“In‛ikās” is languid and otherly, a deep meditation, vocals a confessional whisper, almost as with “Otterley”, from Cocteau Twins’ 1984 masterpiece Treasure; your ears will be stirred at the end by that decaying slur of violin. “’Aylūll” opens in a different and more consanguineous musical palette, but that thrilling drone of the eternal still glimmers away, so many depths, the catchbreath of a dawn or a dusk, the moment of change captured like Paul Horn.

“Ar-raḥīl” gives that deep vibration, that hum composed of so many instrumental parts, full head, and the poetry becomes an impressionist fragment within that whole; and the Arabic side closes in the blinding sun meditation of “Ḥalaqah ’Azaliyyah”, one of the most beautiful things you’ll hear this year, reaching out to the sound worlds of William Tyler, The KLF, Slowdive, others, blurring and uniting different strands in a shoegazey, eternal cosmos of delicious and humanistic sound.

There’s actually a little sense of dislocation as we flip sides, digitally or not; for “The sharp smell of cedar” opens with a bright but more straight country feel, all swift arpeggio and a canter of banjo, though that pedal steel is still rosy like a midsummer sunset. It’s a related aesthetic which places itself immediately in a leftfield pastoral paean to the land and the culture which stems from living in close harmony with it. Thus into “Before we’re born”, which examines the cycle of birth and death, of tree rot and spirits.

And so we proceed through part the second, which does seem, to these ears, to be more of a suite than the first, just; a suite beautifully constructed, our declamatory vocalist H.C. McEntire the perfectly accented voice of the country. “The scars of recent history” talks of mining despoilation; that “without any shame, we can construct a machine that makes mountains disappear”. That line hangs, that we have no regard for the truth; from herein on this track, the slide guitar and intricacy of strings says everything that needs further saying.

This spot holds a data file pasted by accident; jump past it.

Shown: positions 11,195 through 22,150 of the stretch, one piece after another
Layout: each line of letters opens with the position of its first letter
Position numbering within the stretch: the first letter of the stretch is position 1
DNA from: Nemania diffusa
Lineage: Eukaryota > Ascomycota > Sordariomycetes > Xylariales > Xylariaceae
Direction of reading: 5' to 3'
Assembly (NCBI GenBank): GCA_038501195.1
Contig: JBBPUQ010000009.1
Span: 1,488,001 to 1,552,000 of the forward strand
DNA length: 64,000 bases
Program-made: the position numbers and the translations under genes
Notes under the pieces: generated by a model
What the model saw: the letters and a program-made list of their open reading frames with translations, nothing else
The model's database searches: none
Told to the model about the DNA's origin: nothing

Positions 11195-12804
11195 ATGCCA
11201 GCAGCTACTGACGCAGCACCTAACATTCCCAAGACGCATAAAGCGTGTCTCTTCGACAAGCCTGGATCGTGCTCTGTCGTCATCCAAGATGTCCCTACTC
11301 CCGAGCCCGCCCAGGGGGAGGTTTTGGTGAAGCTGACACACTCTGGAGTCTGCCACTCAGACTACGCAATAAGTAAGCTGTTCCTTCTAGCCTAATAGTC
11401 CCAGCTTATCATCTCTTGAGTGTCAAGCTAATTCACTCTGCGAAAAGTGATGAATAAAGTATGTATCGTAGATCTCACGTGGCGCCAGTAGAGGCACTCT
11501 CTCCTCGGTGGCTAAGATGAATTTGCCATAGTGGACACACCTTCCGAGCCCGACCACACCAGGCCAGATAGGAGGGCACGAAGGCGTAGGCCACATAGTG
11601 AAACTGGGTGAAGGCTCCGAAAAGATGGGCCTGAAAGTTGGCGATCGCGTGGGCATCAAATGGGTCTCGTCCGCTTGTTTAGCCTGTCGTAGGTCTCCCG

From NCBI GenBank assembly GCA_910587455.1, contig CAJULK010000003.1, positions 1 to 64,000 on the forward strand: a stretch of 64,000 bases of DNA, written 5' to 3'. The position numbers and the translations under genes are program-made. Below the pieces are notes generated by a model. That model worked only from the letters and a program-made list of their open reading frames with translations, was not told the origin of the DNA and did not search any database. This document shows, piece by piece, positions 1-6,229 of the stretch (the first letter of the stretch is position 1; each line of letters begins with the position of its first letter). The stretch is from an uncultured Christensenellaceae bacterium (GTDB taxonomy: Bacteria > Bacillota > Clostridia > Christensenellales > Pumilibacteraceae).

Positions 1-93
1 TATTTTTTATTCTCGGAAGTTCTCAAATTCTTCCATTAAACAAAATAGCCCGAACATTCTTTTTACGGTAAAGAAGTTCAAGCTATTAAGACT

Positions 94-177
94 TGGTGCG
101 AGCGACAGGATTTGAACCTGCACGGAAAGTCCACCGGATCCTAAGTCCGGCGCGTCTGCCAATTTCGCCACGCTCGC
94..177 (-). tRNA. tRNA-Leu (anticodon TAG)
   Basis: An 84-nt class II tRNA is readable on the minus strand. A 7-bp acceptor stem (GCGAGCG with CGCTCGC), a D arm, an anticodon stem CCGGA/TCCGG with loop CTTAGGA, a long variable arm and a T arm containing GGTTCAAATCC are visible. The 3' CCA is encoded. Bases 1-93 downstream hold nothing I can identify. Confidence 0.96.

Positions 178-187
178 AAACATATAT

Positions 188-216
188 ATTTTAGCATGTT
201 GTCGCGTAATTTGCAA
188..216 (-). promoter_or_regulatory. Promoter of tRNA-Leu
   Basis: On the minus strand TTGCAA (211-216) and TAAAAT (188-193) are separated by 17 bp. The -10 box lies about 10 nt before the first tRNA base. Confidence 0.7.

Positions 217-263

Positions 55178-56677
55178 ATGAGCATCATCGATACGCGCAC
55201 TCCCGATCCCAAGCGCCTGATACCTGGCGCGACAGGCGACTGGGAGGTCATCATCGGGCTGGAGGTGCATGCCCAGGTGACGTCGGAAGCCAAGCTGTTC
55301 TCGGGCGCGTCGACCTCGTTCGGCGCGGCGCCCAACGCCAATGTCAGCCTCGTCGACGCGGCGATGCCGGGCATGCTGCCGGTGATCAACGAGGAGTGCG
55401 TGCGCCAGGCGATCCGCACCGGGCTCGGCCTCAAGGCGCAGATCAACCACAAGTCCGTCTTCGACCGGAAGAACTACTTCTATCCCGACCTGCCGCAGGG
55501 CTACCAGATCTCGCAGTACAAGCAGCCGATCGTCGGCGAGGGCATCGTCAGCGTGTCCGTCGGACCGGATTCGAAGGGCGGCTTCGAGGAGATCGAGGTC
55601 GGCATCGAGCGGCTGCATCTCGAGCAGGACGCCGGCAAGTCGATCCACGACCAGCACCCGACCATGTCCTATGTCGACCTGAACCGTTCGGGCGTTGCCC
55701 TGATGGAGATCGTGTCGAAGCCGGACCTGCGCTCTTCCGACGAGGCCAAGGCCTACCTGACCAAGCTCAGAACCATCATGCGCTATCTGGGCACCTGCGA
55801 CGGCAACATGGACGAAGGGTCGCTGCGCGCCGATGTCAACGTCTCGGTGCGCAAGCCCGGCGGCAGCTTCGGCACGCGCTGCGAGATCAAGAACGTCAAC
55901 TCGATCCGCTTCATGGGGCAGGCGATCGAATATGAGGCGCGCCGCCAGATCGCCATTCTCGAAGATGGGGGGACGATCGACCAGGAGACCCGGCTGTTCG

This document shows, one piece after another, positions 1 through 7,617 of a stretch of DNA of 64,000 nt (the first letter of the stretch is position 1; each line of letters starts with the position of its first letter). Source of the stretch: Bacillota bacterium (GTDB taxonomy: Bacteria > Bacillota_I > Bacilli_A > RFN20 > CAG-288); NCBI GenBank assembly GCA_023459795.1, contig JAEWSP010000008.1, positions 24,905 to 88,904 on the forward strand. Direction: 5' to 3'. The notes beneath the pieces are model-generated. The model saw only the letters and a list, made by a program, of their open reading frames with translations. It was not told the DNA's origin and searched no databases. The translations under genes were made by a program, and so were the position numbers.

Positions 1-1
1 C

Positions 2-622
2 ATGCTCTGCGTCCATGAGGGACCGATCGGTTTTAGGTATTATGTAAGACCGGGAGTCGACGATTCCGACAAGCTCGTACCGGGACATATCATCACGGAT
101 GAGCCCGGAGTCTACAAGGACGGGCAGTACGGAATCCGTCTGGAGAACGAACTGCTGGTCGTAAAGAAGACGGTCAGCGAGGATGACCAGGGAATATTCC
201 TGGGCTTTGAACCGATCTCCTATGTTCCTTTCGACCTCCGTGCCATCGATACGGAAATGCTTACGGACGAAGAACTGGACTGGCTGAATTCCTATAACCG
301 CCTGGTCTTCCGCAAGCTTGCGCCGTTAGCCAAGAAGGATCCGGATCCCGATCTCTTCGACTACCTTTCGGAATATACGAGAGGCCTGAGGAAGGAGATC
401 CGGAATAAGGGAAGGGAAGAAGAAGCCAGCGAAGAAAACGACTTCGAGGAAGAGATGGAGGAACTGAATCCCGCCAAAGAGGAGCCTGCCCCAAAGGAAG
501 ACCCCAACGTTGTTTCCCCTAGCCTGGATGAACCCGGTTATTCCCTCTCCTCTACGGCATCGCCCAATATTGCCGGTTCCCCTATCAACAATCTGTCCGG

“In the gloaming” catches an impression of a quotidian evening, “like an aching river”; the poetry of the demotic; the smell of copper, a crow’s feather, the beauty of the everyday we’d do well not to overlook. “Drowning in a sky of cotton” is a miniature odyssey of the folk culture, be that musically, psychogeographically, culturally; as with “Each year” the cycle of the annual; the county fair, the sale of the cow, the bathing of it beforehand. What seems to be partly elegised on this side is the loss also of a very beautiful and simple rhythm of being.

“In the floodplain” takes us to the river to pray as the process of living. It’s a rural idyll and not for the first time we hear mention of the titular cedar. We end with focus on “The pasture”, which is the first track in this part which has drums, albeit light and skipping as a Sam Prekop album; warmed once more with the sunshine of slide, we hear how the pasture “is modelled by the shadow of the clouds passing … the cedars … alert, like a children’s choir practice.”

It’s quite a record – two records really; the first more orange and the other hues of the sun’s framing of the beginning and the ending of the day, alive with a heartfelt yearning and cosmic sonic thrill. The second is far more verdant, deep green, homespun, and focuses in very much in on the wonder of the simple; the moments we all return to, perhaps, at least us rural dwellers.

If you’re at all conceptually familiar with the work of William Blake, his Songs Of Innocence And Experience, you’ll see a parallel here; the twining and correspondences of differences is what leads to the progression. And I think that’s what we have here, courtesy Stuart Hyatt’s always enthralling Field Works: one side hot with sun and sustain and a gently fusion mysticism; the other demotic, plain, no less wondering.

Come climb into Cedars, join the two worlds for yourself; the album is long on thought and also on beauty.

Field Works’ Cedars will be released by Temporary Residence digitally, on CD and on vinyl on March 5th; it’s available for pre-order over at Bandcamp and at the label now.